Drones: Game or Threat?
It is becoming more familiar to see them flying above us, resembling a huge insect in shape and in sound: drones. These small aircrafts are still finding their place in our world, and while they certainly have many advantages, the lack of proper extensive legislation also poses several threats to everyone.
Being remotely piloted, they could be regarded as harmless, like remote-controlled car or plane toys that many of us had as children. But this is not so simple.
Regular citizens can buy these machines without any problems, as drones can be found easily in several physical shops, or online. If they weigh less than 20 kilos, then anyone can play with them in public spaces, like parks or beaches – as long as they don’t lose sight of the machine, or don’t crash them into anyone, which of course sometimes happens to less experienced people.
We have seen drones hovering above us in festivals and events with many people, where they are filming or taking pictures for artistic reasons. We have seen drones belonging to TV broadcasting or police teams, flying in order to reach areas which are inaccessible to any other means of transport or people, such as forest fires, to analyse the extent of the damage, or locate possible victims. We have seen Amazon make premium clients’ lives easier by offering a thirty-minute delivery service for some packages. We have seen drones making agriculture less energy-consuming. And, perhaps the best of all, there are ambulance drones that can reach emergencies quicker than regular ambulances, and save more lives – especially those related with heart conditions.
However, drones present not only a risk for privacy reasons, as they can film people without their knowledge or permission, but also for airplane security, and even terrorism.
In the past year, several incidents have been reported with drones and aircrafts in the more dangerous moments of take-off and landing. Only in the past month, for instance, the airports of Lisbon and Porto in Portugal have reported seven serious incidents where airplanes barely avoided crashing with one of these machines, which were flying much higher than the European legal limit of 150 metres in airplane circulation areas. Some of them were as high as 1200 metres up in the air, risking collision with commercial airplanes with hundreds of passengers.
Heathrow airport in London has had a few episodes of its own too, and Gatwick had to close a runaway altogether, diverting several flights, because of an unknown drone flying off limits. This is serious.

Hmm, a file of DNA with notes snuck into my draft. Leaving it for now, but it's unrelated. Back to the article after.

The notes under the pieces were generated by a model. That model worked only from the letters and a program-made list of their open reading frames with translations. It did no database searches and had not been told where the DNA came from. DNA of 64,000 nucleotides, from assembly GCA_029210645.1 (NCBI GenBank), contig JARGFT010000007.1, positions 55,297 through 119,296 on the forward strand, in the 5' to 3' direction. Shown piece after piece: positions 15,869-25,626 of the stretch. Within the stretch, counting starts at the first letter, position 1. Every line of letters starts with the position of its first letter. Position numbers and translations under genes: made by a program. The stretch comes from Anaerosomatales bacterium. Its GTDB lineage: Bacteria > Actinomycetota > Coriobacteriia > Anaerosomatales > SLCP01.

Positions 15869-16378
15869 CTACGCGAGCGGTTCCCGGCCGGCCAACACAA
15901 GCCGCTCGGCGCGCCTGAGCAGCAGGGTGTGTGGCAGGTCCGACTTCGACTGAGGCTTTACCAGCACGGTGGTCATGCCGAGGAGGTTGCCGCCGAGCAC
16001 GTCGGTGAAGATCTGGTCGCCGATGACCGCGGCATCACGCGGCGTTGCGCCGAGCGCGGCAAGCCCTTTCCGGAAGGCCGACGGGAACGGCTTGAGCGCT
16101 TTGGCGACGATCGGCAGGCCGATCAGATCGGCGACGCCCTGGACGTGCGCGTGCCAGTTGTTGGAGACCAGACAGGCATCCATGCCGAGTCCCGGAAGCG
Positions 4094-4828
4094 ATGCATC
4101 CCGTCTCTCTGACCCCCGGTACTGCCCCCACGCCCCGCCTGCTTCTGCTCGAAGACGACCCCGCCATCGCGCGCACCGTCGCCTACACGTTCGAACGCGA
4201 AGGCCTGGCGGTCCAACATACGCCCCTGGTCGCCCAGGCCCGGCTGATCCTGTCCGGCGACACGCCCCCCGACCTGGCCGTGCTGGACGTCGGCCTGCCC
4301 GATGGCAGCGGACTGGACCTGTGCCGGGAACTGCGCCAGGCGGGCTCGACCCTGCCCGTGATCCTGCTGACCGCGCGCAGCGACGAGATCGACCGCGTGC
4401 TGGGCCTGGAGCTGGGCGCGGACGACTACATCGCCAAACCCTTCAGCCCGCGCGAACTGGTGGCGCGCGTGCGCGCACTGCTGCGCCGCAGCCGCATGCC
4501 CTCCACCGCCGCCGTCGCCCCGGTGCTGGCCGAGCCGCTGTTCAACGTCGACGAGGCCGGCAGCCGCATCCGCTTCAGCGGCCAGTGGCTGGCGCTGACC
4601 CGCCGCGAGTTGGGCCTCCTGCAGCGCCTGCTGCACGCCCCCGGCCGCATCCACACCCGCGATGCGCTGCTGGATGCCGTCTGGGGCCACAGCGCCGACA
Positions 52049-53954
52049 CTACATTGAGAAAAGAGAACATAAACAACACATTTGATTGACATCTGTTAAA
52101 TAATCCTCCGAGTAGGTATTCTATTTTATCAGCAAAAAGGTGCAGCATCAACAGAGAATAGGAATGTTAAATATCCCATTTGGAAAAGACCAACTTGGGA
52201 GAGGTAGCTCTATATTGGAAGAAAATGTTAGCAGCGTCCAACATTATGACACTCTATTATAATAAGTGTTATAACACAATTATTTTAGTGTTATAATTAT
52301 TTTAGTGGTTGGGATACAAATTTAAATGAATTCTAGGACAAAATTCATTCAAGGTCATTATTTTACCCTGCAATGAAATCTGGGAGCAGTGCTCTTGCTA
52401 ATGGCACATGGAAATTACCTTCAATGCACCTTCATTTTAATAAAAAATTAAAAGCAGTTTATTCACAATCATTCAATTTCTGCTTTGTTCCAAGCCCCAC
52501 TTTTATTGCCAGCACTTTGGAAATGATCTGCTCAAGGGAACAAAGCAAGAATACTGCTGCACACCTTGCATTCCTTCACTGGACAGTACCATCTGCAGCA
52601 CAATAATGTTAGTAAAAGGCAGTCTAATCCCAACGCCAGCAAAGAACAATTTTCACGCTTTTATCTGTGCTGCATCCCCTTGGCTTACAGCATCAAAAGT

Do the individuals who own these drones not understand the dangers they are subjecting innocent people to? Do they not realize that they might be responsible for a very serious accident? What if the drone flies into one of the engines of a commercial airplane or private jet and causes an explosion and a plane crash? Or what if the drone is flying too high and falls from the sky, hitting someone? Accidents like that could be fatal. Many people who own drones clearly fail to grasp the risk, and it can be impossible to trace the devices back to them, unless they are caught, which makes this situation even more difficult. We have heard that terrorists are using drones for attacks, but is this it? Or is it only regular citizens not being aware of the consequences of their actions?
Legislation on drones is still evolving and being developed, as governments are still figuring out what it means to have drones around us for so many purposes. For instance, in the U.S. a mandatory registration system has been created with the Federal Aviation for anyone who wishes to fly a drone, being valid for 3 years. People who are caught flying drones and not complying to the rules (including flying the devices higher than the legal limit, or above crowded areas) can face prosecution.
Yet, too many people can fly drones and not respect the rules without being caught – hence, all these incidents that keep happening over and over again.
How can we make people more sensible to this? Writing about it and publicising this situation is one possible way of getting people’s attention to the actual risks, by underscoring the near-accidents that have been occurring too often lately, in addition to making more specific legislation regarding individual ownership of drones. For example, people who wish to buy a drone could be required to have flying lessons before taking the drones out on their own. Furthermore, there should be clear, serious legal consequences for those who disrespect the rules, so that they would not wish to break them so often. Not everyone should be able to get a drone and treat it as though it were merely a toy: it’s not.